Local veteran finds new healing with ketamine assisted psychotherapy

Published: Feb. 9, 2023 at 10:25 PM CST|Updated: Feb. 9, 2023 at 10:30 PM CST

KANSAS CITY, Mo. (KCTV) - A local veteran from North Kansas City is finding new healing from what is usually thought of as an illegal party drug.

Crystal Clark said ketamine assisted psychotherapy, or KAP, sessions are changing her life. She invited KCTV5 to attend a session.

“It’s just this feeling of expansion,” Clark said.

Clark is an Army Veteran and former defense contractor for the Army. She served two tours to Iraq, one in 2004 and 2008. She served as a defense contractor following her service, mostly in Afghanistan.

“When I came home from Afghanistan in 2014, I just more or less had a breakdown,” said Clark.

Clark is an Army National Guard Veteran. She served on and off in the Middle East for 10 years.(Provided to KCTV5 News)

Like many of whom return from the war zone, she suffered from intense anger and anxiety -- PTSD.

“I had a deep fear of being judged,” Clark said. “I would filter everything I said through three layers.”

Clark even turned to drugs to cope after returning home from her first tour in Iraq in 2005.

“Cocaine was my go-to,” she said. “It was just a way to numb out.”

She even considered giving up.

“I didn’t want to die, but I was exhausted,” the veteran said. “I wanted my anxiety to stop.”

She tried everything from medication to traditional therapy. Eventually, she landed at the door of Anne Bethune at KAP KC.

“Your mind is the medicine,” Bethune said.

Bethune is a clinical social worker who was one of the first in the Midwest to offer KAP sessions.

“It was just this sense of, ‘We have to do better if there’s something out there, something that can help more people,’” Bethune said.

Born out of the 1960s, ketamine was used as a battlefield anesthetic in Vietnam and Afghanistan. The ketamine works as a portal, allowing clients to enter into what’s called a stream of consciousness.

“It’s a trip. You can feel like you’re out of body, you’re moving through air,” Bethune explained. “They know they’re here but they’re very much in their head.”

It’s unclear how ketamine works, but it is believed to boost feel-good chemicals. Studies show it allows the brain to form neural pathways, and create new habits and behaviors.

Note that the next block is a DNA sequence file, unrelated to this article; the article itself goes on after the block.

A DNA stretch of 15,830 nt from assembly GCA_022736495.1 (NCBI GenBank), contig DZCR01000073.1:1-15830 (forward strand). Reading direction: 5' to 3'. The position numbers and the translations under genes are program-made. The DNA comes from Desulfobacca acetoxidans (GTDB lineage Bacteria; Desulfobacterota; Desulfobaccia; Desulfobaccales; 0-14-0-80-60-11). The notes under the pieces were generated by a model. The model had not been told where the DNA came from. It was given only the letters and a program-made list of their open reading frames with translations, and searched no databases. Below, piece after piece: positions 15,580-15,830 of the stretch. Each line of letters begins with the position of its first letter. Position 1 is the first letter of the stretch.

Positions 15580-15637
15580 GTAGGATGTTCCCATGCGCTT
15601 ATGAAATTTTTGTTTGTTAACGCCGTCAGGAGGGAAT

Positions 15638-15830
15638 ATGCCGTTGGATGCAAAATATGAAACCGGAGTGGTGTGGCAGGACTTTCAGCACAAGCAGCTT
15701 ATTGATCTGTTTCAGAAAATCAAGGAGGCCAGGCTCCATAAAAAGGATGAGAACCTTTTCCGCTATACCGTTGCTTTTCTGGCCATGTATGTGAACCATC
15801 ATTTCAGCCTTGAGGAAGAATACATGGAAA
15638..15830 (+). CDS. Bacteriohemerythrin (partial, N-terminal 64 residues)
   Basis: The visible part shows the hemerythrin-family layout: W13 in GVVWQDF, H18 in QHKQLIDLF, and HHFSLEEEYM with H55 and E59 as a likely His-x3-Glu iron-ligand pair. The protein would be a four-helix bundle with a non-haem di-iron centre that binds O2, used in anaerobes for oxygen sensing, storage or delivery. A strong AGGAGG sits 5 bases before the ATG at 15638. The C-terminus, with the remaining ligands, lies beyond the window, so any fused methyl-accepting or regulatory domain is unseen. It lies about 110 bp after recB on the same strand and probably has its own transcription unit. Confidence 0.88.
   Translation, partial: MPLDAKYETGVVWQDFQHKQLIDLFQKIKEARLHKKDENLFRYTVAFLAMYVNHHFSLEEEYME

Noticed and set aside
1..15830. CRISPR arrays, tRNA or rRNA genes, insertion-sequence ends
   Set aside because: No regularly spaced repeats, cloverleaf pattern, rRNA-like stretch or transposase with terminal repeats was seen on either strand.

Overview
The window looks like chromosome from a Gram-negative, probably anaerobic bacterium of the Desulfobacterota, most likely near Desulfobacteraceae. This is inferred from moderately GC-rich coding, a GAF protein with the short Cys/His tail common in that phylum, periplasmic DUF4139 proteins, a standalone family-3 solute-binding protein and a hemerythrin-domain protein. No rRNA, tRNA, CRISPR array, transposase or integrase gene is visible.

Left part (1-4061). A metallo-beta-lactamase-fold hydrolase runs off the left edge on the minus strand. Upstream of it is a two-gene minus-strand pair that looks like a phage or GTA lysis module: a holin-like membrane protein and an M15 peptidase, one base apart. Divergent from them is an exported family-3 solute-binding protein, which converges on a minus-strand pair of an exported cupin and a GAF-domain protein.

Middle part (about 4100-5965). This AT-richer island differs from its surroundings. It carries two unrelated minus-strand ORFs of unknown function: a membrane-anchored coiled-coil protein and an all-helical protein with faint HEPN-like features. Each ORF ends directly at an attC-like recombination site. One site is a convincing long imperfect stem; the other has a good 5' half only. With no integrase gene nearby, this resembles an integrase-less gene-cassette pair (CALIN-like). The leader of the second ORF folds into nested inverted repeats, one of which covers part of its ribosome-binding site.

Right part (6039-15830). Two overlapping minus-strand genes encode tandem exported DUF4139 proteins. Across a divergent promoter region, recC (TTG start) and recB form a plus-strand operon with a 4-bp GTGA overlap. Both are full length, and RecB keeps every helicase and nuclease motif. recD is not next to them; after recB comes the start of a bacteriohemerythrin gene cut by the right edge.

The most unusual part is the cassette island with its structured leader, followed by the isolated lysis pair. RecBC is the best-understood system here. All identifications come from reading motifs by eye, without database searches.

“It gives you access to the possibility that you can be free from these limiting beliefs, you can feel connected to something bigger than yourself that feels hopeful,” Bethune said.

Bethune said unlocking that hope provides the mindset for a clean slate.

“They come back and say, ‘Everything’s really OK,’” Bethune said. “So, this is a reset. It doesn’t wipe out the memory. It doesn’t wipe out the experience.”

“If I had to describe the time before ketamine, I would say nervous, neurotic, out of control, messy and aggressive,” Clark said.

Crystal is now on her fourth KAP session. She said the treatments have allowed her to leave the past behind.

“Things have really changed,” Clark said. “Now I’m responsive, as opposed to reactive. Spacious as in I have more space for compulsions that were always like anger. I have more harmony, flow, and peace.”

She’s even telling her story for the public to hear.

“I had a deep fear of being judged!” Crystal said. “Let this be a testament to the power of psychedelics.”

Ketamine treatments run about $500-$800 per session. They are generally not covered by insurance.

Known side effects can include: Changes in blood pressure, changes in mood, nausea, and drowsiness.

Bethune said to use caution if you’re interested in ketamine treatments.

“The centers are popular, especially since the pandemic,” Bethune said. “Make sure you go to one backed by clinical professionals. You need someone who can help you respond in a therapeutic way.”

The KAP session also requires an intake session where the patient’s maladies, goals, and intentions are assessed. You will also need a prescription from a physician for the ketamine.